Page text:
Cyclin B1 degradation in oocytes, where MPF is low, is likely due to APCcdh1 because APCcdc20 requires high MPF levels for activity8. Oocytes do contain cdh1 (see Supplementary Information, Fig S1b) therefore to examine if APCcdh1 was active at this time, in addition to cyclin B1, we coupled two further APCcdh1 substrates to GFP, injected their cRNA and measured their stability following protein synthesis inhibition. We used cdc20 itself and a mutant form of securin (securindm) in which its D-Box has been mutated. Both constructs are degraded only by APCcdh1, and not APCcdc20, by virtue of a KEN-box 7,9.
All three APCcdh1 substrates, but not a GFP control, were degraded (Fig 1c and see Supplementary Information, Table S1). We could also observe degradation of endogenous cyclin B1 during the same time period suggesting it is not an artefact of very high protein levels (Supplementary Information, Fig S1e). Consistent with destruction of these proteins through the action of a ubiquitin ligase, cdc20-GFP loss was blocked by methylubiquitin, which terminates polyubiquitination, and MG132 (see Supplementary Information, Table S1).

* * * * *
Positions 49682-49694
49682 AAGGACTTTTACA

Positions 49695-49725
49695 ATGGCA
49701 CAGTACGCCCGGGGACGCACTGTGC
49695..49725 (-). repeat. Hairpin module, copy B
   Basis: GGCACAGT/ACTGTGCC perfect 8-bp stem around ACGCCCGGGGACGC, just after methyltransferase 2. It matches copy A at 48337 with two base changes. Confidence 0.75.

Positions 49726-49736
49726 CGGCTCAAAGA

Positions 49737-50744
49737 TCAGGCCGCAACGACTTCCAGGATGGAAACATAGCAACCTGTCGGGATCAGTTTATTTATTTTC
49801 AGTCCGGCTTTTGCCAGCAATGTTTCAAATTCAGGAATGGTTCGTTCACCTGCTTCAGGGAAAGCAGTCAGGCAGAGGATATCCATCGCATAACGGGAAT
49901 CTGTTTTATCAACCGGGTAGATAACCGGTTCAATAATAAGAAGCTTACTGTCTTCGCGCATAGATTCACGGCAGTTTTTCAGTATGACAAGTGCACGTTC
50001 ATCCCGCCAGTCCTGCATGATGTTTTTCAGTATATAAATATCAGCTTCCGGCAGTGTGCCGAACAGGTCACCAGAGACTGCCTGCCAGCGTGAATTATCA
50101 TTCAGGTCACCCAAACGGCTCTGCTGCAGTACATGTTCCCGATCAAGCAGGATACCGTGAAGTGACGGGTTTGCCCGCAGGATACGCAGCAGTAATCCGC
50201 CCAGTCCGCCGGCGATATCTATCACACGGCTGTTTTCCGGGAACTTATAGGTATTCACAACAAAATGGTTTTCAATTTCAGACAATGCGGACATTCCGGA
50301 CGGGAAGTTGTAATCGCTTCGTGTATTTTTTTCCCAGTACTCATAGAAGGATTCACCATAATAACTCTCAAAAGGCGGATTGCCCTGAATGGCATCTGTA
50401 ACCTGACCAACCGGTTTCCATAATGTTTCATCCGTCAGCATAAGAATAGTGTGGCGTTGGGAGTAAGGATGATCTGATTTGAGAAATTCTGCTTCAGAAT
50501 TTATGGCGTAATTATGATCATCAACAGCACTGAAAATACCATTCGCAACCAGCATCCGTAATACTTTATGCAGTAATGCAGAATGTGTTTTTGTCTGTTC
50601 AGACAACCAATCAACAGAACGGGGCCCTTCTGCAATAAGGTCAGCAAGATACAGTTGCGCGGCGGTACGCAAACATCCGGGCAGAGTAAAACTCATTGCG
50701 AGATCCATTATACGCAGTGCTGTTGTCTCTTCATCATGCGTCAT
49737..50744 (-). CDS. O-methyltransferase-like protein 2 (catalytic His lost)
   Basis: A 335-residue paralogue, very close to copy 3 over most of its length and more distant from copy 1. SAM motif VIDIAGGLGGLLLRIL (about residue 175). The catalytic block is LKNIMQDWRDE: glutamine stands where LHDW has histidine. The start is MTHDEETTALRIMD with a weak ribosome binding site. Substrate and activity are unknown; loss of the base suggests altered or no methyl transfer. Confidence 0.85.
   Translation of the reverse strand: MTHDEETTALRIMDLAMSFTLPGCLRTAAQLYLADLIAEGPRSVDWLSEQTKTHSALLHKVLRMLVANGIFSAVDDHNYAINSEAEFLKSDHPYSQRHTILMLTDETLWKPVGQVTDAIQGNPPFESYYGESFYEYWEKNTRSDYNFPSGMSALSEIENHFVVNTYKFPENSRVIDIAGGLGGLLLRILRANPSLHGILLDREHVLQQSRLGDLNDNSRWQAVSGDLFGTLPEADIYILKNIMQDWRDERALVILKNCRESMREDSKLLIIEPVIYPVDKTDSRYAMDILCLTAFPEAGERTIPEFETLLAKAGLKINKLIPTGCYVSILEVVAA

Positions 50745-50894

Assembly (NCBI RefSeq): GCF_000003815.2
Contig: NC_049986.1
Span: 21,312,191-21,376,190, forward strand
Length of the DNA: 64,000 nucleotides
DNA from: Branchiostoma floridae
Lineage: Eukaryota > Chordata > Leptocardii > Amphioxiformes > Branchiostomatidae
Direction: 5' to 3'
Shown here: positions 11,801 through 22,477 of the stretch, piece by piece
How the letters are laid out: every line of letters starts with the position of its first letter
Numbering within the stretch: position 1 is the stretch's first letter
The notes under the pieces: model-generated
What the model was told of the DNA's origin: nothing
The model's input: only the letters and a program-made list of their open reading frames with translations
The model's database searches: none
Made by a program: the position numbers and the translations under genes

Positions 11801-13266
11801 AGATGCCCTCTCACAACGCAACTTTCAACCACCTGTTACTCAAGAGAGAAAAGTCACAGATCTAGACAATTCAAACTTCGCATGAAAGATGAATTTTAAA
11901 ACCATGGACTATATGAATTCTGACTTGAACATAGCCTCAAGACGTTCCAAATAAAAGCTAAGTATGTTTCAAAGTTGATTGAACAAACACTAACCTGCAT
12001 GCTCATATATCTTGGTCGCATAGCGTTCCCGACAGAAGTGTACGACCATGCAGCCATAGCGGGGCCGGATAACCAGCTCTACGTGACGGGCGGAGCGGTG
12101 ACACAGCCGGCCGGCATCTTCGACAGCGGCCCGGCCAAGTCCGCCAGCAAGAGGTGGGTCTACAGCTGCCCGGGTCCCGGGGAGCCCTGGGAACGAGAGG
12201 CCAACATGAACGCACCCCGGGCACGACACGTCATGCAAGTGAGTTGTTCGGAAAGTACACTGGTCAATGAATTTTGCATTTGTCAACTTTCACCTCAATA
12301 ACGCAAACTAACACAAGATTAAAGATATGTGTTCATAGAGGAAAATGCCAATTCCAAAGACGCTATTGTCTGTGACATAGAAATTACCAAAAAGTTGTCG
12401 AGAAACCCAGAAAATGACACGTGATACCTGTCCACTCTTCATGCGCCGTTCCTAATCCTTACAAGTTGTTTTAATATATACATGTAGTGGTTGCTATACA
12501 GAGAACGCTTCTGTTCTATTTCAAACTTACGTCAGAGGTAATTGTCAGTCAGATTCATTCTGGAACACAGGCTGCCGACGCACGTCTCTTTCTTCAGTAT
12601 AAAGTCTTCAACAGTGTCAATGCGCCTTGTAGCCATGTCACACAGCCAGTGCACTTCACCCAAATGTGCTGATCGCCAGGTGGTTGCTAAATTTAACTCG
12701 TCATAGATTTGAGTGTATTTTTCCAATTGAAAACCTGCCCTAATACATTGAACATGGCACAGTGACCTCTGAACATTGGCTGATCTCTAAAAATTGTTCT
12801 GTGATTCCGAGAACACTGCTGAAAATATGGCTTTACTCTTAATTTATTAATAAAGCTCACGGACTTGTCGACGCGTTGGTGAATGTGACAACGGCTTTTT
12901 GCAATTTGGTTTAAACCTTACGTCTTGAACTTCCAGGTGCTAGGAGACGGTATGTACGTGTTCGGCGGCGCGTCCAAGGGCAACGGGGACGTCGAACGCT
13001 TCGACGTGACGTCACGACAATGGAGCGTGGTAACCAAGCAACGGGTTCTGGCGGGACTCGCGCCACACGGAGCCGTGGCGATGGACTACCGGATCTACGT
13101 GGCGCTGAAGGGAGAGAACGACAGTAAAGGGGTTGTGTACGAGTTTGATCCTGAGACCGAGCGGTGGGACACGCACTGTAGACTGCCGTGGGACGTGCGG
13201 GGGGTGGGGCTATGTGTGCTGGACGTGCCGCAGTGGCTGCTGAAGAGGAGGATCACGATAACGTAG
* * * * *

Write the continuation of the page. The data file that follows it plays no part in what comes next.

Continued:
To rule out cdh1-independent mechanisms for their degradation we examined the ability of these substrates to be degraded in oocytes knocked-down for cdh1. Microinjection of cdh1 morpholino (MOcdh1) for 24 h reduced cdh1 levels by about 90% (see Supplementary Information, Fig S1c) and inhibited degradation of the APCcdh1 substrates (Fig 1c and see Supplementary Information, Table S1). We confirmed the specificity of these observations to cdh1 knockdown by two approaches. First, we observed that cyclin B1-GFP degradation proceeded normally in oocytes incubated for 24 h with a control morpholino (invMOcdh1) which is an inverted base sequence of MOcdh1 (see Supplementary Information, Fig S1f and Table S1). Second, we performed a cdh1 rescue experiment (see Supplementary Information, Fig S1d) and observed degradation of these APCcdh1 substrates following addition of cdh1 cRNA to MOcdh1-treated oocytes (Fig 1c, and see Supplementary Information, Table S1).